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Gaming Guru

Howard Stutz

Gaming group, child safety nonprofit team up

6 August 2014

American Gaming Association (AGA) CEO Geoff Freeman said the organization has partnered with a children’s advocacy group to end a recent trend that has found casino patrons leaving their children in cars while they go inside to gamble.

For example, an Oakland, California, woman is facing felony child abuse charges for leaving her two small children in her car during July while she gambled at Casino 580 near Livermore. A month earlier, another Bay Area mother was charged with child endangerment for leaving her 10-year-old and 1-year-old sons inside her car while she played blackjack at the Graton Resort near Santa Rosa, Calif.

Meanwhile, a Baltimore woman who left her child unattended in a vehicle for eight hours while she gambled at Maryland Live! Casino in December, pleaded guilty to reckless endangerment.

Last spring, police in a suburban Philadelphia county were called to the parking lot at the Parx Casino on a Saturday night, where they found an 18-month-old boy inside a Lexus, left by his father who was gambling inside the resort.

On Tuesday, the Washington D.C.-based trade organization announced a partnership with, a leading national child safety organization.

Freeman said the AGA will begin an education program and work with casino industry security personnel to help prevent minors from being left unattended in vehicles.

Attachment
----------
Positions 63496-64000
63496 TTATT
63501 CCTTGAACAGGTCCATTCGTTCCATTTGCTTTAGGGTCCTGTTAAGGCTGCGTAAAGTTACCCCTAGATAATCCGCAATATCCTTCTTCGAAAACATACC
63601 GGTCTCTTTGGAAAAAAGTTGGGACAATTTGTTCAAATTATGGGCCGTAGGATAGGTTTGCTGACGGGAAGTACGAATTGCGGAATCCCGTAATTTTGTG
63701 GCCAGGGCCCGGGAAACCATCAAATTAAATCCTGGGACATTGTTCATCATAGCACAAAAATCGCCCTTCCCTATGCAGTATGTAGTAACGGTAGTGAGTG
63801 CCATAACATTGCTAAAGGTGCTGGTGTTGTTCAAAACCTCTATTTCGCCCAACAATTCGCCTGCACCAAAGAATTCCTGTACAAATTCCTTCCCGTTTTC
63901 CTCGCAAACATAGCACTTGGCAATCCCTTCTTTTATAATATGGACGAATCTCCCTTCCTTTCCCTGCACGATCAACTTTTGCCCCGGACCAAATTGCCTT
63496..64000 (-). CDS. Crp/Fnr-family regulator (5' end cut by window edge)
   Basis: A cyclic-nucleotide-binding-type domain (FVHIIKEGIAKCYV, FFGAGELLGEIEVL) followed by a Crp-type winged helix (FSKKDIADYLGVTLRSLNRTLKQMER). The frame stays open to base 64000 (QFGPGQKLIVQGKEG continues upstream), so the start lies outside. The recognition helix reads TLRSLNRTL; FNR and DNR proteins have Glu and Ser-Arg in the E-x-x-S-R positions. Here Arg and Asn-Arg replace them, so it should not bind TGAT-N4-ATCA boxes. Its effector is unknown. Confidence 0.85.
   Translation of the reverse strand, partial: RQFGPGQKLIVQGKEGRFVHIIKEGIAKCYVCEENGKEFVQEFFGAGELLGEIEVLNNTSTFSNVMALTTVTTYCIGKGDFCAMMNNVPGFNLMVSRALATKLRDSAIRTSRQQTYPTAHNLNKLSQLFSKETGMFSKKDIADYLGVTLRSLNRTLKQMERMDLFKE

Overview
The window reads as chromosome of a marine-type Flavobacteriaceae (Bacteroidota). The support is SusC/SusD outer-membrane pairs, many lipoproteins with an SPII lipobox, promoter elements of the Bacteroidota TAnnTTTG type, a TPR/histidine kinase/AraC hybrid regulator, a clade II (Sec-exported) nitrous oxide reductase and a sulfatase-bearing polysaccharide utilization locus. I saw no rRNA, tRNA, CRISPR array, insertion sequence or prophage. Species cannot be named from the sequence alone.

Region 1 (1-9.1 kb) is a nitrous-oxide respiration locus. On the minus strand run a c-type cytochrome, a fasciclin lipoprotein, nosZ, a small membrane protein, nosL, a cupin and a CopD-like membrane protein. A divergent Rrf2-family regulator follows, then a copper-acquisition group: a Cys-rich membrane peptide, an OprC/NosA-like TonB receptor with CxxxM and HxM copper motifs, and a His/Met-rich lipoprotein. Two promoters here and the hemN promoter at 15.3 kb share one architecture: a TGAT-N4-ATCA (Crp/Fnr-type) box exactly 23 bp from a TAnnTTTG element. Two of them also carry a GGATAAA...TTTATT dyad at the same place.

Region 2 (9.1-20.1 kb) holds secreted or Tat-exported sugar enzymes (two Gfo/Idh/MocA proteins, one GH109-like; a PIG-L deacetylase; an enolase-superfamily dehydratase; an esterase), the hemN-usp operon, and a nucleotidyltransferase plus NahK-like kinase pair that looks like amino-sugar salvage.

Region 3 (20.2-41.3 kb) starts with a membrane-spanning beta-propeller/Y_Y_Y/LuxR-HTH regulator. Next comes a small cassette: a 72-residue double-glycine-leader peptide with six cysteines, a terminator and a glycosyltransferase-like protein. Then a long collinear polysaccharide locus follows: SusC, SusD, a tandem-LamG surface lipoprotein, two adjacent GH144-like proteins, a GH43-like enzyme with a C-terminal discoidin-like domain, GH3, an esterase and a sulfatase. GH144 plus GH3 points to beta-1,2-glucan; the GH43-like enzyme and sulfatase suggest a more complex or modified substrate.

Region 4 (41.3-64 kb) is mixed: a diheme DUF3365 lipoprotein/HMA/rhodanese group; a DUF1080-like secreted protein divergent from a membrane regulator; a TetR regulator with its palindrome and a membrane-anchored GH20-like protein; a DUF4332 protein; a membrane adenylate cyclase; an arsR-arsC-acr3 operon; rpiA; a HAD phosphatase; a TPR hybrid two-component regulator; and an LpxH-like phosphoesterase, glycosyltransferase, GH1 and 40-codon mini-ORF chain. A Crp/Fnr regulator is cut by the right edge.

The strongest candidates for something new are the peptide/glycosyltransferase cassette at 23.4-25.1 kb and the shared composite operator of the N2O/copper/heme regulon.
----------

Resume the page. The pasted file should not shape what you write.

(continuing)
The effort is part of the gambling group’s Responsible Gaming Education Week.

The AGA will connect with security personnel from member casinos. The child protection group will offer their best practices and policies and ways to further increase the effort with casinos.

“Responsible gaming begins before the customer walks through the doors of the casino,” Freeman said. “Through our partnership with, we will raise awareness among our employees and further strengthen our security practices for these rare, but avoidable tragedies.” President Janette Fennell said the “unique partnership” will help raise awareness in the gaming industry and “educate other industries about how they too can become leaders in preventing children from being left alone in vehicles.” is nonprofit group dedicated to preventing injuries and deaths of children in and around motor vehicles.

Responsible Gaming Education Week runs through Saturday, but the AGA is encouraging the industry to promote responsible gaming throughout the year. Freeman said gaming companies dedicate millions of dollars annually to educate patrons and employees about responsible gaming and to recognize the signs of a gambling disorder.